A delicate issue in motivating families for treatment is how to separate a clinician’s responsibility to assist the family from the family’s responsibility for change. This is a problem especially when other agencies are involved with the family. For example, both school personnel and parents may look to a clinician for answers about a child. In these circumstances the clinician must carefully keep the child and the family in the position of responsibility and work through them for inter-system negotiations. Unsuccessful management of this issue can make the clinician a scapegoat by permitting both the parents and school personnel to expect that the therapist is responsible for changing the child.
From the educator’s point of view, it is important to he aware of the complicated role of the family in a child’s school problems over which educators and parents find themselves in conflict. Some parents obtain satisfaction from this fight, because they were embittered by their own past unhappy school experience and find this opportunity to retaliate. The child has an especially important role to play in this manipulative struggle. In the battle over who will control the helping process, if the school and clinical team are not coordinated, a family can find a weak link and defeat both. An effective position for school personnel in these situations is to recognize that no one can help the child until everyone works together.
The Techniques of Family Therapy
The theories and techniques employed by family therapists vary. widely. General systems theory, however, provides a rationale for integrating them.
The aims of family therapy are to promote the basic functions of the family. Forming a family unit assists adults in appropriately disengaging from their families of origin. The functions of a family relate to intimacy between family members in the form of attachment bonds and empathic communication, which can be fostered through increasing sensitivity to others and risking exposure of one’s personal vulnerability. As the heart of the socialization process, the family is the vehicle for imparting cultural customs and values through the process of identification and through learning coping skills. The family also is the forum for safely expressing transient irrational emotions and accepting them from others. In the family the irrationality of life can be accepted by acknowledging the differences between the way things should be and the way they are, between expectations and reality, and between verbalizing socially unacceptable emotions and wishes and acting upon them.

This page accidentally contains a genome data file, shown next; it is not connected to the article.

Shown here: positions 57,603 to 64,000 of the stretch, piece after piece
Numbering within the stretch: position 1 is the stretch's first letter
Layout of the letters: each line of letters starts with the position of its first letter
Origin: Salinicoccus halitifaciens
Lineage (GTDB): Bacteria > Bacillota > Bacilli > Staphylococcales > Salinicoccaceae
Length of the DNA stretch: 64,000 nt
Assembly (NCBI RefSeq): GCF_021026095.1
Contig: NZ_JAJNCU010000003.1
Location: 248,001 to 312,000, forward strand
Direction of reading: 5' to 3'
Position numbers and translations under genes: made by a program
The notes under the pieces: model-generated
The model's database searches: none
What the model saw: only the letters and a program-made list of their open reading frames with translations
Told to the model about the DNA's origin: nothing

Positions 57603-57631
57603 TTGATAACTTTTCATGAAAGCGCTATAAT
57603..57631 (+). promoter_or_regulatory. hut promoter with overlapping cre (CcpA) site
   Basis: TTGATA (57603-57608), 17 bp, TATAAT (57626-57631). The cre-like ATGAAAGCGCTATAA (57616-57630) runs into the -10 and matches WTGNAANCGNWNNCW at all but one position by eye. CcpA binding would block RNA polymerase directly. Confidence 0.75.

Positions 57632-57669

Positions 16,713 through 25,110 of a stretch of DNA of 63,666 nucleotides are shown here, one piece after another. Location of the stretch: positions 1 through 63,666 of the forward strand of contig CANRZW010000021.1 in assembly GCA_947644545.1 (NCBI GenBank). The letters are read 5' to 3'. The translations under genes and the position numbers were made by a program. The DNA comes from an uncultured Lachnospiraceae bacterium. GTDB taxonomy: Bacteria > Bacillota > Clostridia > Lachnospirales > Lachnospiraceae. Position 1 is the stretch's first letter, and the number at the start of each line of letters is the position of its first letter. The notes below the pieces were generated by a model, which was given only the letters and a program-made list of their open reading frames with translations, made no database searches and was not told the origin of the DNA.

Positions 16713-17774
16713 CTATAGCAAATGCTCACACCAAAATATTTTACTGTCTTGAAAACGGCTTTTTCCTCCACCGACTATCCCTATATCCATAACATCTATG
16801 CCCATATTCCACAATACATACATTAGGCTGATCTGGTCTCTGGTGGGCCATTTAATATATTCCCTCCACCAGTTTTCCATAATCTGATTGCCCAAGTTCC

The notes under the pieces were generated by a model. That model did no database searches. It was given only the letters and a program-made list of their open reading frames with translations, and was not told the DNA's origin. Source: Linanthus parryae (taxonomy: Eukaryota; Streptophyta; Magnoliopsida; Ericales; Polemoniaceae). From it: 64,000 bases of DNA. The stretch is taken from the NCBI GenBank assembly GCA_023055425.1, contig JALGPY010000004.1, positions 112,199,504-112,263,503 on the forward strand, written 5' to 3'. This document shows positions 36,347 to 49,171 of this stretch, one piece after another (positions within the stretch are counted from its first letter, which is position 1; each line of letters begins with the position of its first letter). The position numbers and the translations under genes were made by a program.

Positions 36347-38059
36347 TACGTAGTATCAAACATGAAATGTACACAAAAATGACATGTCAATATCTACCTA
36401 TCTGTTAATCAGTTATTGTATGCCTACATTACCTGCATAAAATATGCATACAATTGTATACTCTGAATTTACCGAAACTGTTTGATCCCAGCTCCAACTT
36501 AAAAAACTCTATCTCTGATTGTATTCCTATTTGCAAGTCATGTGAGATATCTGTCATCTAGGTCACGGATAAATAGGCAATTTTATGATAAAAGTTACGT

The barriers to healthy family functioning are stereotyped roles enacted by family members based upon covert scripts that are incongruent with family functions. Examples of these roles are victim, martyr, hero, tyrant, scapegoat, saint, rebel, fool, and genius. These roles are played out from ritualized scripts that maintain immature, destructive relationships and frustrate the individuation and development family members. Family therapy creates awareness of these counterproductive scripts and roles through confrontation, interpretation, playfulness, and humor in order to foster flexibility in family members within legitimate family roles.
The techniques or family therapy include behavioral, structural, and intuitive methods. The accumulation of clinical experience is demonstrating the usefulness of employing a range of techniques in an integrated style of therapy. The family therapist can assist families to more realistically function by acting as a catalyst who facilitates interaction; a critic who describes behavior; a teacher who shows new ways; a supporter who gives license and hope; an interpreter who offers explanations of behavior; a provocateur who stimulates interaction, and a model who demonstrates solving problems.
Because of its highly structured nature, the Milan method of family therapy has been employed for training purposes. It involves a therapeutic team that helps families through confronting them with more realistic views of their family interactions while encouraging family members to achieve more adaptive levels of relating to each other.
The Process of Family Therapy